Xiaomi Bin Lin

Xiaomi has previously talked rather vaguely about its plans to enter the US market at some point in the future, but has steered clear about talking specifics in the past. Xiaomi President Bin Lin has just brought up the subject once again, stating that the company is actively considering its options for entering the US market.

Speaking at the WSJDLive conference, Lin said that Xiaomi is “considering” selling its Mi Note and Mi Note Pro smartphones in the US. Xiaomi’s Mi Note Pro offers up some rather compelling hardware that matches up nicely with today’s flagships, including a QHD resolution display, Snapdragon 810 SoC, 4GB of RAM and a 13MP OIS rear camera. Perhaps Xiaomi believes that its route into the US will have to go through the higher-end market.

Xiaomi Mi Note Pro-25

Could the Mi Note Pro be the first Xiaomi handset to arrive in the US?

The company only briefly mentioned its US ambitions though, as focus turned to how Xiaomi’s current expansion into India is going. In short, it’s going quite well. Xiaomi is on track to secure a 14 percent of the competitive Indian market this year, and has seen global sales grow by 34 percent in the first six month of the year, despite slowing growth in the broader smartphone market. Xiaomi is also quite well placed for further expansion in the Indian market, having recently opened up its first manufacturing plant in the country in partnership with Foxconn.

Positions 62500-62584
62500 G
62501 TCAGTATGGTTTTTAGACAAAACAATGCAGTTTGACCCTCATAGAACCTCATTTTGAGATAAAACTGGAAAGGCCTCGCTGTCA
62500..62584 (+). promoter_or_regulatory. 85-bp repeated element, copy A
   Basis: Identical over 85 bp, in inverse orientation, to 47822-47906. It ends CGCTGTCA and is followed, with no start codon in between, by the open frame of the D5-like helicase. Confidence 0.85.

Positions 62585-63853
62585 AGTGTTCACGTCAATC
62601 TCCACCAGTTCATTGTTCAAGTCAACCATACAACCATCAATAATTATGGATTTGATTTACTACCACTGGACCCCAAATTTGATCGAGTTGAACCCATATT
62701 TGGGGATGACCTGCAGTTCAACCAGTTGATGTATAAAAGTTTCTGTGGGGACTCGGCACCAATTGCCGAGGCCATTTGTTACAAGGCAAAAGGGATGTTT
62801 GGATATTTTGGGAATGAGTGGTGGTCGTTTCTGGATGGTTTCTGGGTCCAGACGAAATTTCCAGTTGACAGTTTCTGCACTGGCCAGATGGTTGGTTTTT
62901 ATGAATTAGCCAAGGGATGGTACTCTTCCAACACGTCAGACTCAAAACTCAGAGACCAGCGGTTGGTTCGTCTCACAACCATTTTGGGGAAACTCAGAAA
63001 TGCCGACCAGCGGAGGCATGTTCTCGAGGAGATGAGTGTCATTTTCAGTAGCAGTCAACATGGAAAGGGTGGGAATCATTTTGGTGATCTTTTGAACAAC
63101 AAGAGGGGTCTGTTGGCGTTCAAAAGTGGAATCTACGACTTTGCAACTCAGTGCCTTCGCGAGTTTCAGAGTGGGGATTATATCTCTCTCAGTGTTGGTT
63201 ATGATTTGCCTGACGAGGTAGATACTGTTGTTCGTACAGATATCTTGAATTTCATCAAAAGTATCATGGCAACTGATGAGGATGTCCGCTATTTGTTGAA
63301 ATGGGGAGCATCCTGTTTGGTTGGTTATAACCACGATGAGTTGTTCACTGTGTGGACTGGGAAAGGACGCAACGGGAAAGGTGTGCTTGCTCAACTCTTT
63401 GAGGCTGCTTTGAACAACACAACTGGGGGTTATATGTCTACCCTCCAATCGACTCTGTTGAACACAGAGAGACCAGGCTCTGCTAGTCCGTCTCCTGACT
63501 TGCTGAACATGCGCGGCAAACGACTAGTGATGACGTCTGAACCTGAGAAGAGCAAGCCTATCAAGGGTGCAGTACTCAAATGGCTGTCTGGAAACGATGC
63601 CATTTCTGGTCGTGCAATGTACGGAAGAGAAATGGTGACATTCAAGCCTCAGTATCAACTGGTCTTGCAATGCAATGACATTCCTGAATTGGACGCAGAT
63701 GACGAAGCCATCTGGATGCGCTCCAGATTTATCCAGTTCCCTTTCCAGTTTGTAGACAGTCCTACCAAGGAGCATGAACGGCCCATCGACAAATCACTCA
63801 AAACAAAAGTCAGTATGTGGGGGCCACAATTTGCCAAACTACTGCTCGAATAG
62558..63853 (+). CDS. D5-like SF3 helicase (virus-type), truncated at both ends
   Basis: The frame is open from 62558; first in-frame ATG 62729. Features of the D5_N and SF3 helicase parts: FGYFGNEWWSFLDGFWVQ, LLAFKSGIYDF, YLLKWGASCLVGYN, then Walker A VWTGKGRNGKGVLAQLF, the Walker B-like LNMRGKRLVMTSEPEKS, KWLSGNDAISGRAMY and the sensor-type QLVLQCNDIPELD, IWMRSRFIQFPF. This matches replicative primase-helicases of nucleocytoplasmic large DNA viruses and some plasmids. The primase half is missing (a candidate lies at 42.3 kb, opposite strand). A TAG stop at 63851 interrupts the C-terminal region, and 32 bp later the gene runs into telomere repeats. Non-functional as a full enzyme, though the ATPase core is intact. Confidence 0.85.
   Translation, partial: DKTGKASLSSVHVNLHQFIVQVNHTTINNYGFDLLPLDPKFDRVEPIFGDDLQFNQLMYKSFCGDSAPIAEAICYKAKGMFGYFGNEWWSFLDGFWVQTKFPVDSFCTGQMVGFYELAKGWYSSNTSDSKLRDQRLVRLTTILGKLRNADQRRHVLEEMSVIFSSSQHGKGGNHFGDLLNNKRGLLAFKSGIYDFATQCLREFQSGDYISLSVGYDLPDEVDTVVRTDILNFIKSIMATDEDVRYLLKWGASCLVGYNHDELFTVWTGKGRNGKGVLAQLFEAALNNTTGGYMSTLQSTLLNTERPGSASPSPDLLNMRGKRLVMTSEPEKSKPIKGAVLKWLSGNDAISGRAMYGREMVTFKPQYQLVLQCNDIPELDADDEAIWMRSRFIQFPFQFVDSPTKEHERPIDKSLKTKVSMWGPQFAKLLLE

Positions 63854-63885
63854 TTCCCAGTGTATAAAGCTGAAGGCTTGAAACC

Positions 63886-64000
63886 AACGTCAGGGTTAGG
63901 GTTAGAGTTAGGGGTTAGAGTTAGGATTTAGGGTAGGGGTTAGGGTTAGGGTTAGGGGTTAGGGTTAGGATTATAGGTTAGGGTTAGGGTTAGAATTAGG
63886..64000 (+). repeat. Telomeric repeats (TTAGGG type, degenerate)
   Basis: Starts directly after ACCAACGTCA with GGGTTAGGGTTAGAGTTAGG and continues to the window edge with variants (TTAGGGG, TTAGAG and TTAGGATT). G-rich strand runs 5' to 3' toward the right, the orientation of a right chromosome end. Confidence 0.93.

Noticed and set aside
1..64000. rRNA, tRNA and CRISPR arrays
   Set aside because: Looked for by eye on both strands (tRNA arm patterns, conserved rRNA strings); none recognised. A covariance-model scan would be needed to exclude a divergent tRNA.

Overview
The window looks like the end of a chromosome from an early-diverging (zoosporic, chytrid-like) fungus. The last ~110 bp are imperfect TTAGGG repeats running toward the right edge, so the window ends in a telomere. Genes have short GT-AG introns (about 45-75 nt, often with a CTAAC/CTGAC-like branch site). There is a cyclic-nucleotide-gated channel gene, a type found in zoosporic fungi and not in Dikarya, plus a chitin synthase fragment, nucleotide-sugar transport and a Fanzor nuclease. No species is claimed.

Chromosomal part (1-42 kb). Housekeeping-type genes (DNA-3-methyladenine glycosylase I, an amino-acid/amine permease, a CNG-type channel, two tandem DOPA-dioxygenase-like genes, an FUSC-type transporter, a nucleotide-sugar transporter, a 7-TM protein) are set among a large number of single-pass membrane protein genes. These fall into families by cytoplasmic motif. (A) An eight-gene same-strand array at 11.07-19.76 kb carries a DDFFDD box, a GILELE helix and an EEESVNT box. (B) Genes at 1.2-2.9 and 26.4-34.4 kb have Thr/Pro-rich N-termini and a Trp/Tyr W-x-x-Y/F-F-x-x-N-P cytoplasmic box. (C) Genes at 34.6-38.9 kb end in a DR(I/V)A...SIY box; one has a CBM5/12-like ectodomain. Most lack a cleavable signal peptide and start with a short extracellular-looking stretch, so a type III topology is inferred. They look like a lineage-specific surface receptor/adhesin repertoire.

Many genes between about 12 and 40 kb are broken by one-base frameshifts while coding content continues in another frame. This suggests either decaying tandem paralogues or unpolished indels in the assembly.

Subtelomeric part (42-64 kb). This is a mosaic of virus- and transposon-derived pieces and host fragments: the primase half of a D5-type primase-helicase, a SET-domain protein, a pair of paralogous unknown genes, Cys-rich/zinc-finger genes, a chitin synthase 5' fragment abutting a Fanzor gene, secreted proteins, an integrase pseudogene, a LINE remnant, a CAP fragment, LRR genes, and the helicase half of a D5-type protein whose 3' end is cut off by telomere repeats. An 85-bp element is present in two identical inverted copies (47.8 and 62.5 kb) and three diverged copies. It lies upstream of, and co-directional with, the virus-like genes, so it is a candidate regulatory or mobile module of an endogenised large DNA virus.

Looking further into the future, Lin states that although smartphones are key to the company’s plans, he sees Xiaomi as more of an internet company than just a smartphone manufacturer. Smart consumer electronics, such as its new 60-inch 4K Mi TV 3, air purifier and home routers, form just some of the products in a growing portfolio for Xiaomi.

We are still probably a way off from Xiaomi launching any products in the US, as the company is still in the midst of building up a stronger patent portfolio before it leaps into the litigation heavy US territory. Still, do you think that the Mi Note series would sell well in the US?

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